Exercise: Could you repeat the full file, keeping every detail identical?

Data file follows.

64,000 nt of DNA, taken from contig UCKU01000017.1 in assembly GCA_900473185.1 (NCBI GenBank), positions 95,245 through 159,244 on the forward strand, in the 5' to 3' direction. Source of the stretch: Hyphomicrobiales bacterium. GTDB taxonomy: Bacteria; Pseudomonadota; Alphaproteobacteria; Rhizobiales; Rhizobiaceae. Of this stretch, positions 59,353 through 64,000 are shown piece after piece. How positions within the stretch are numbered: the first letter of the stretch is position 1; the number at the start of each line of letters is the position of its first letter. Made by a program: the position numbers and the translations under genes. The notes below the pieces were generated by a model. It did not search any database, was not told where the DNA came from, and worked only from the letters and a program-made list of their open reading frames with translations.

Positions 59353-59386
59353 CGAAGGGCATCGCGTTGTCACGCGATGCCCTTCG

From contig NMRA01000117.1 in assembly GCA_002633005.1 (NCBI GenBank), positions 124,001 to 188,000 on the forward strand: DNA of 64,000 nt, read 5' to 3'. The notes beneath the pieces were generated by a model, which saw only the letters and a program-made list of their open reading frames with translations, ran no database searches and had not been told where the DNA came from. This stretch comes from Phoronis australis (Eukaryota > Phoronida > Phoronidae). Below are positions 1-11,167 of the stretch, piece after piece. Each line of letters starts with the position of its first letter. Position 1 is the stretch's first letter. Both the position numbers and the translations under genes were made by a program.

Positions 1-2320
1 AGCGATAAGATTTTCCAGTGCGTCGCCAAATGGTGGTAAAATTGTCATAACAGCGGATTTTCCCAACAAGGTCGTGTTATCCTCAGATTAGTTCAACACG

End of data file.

64,000 nt of DNA, taken from contig UCKU01000017.1 in assembly GCA_900473185.1 (NCBI GenBank), positions 95,245 through 159,244 on the forward strand, in the 5' to 3' direction. Source of the stretch: Hyphomicrobiales bacterium. GTDB taxonomy: Bacteria; Pseudomonadota; Alphaproteobacteria; Rhizobiales; Rhizobiaceae. Of this stretch, positions 59,353 through 64,000 are shown piece after piece. How positions within the stretch are numbered: the first letter of the stretch is position 1; the number at the start of each line of letters is the position of its first letter. Made by a program: the position numbers and the translations under genes. The notes below the pieces were generated by a model. It did not search any database, was not told where the DNA came from, and worked only from the letters and a program-made list of their open reading frames with translations.

Positions 59353-59386
59353 CGAAGGGCATCGCGTTGTCACGCGATGCCCTTCG

From contig NMRA01000117.1 in assembly GCA_002633005.1 (NCBI GenBank), positions 124,001 to 188,000 on the forward strand: DNA of 64,000 nt, read 5' to 3'. The notes beneath the pieces were generated by a model, which saw only the letters and a program-made list of their open reading frames with translations, ran no database searches and had not been told where the DNA came from. This stretch comes from Phoronis australis (Eukaryota > Phoronida > Phoronidae). Below are positions 1-11,167 of the stretch, piece after piece. Each line of letters starts with the position of its first letter. Position 1 is the stretch's first letter. Both the position numbers and the translations under genes were made by a program.

Positions 1-2320
1 AGCGATAAGATTTTCCAGTGCGTCGCCAAATGGTGGTAAAATTGTCATAACAGCGGATTTTCCCAACAAGGTCGTGTTATCCTCAGATTAGTTCAACACG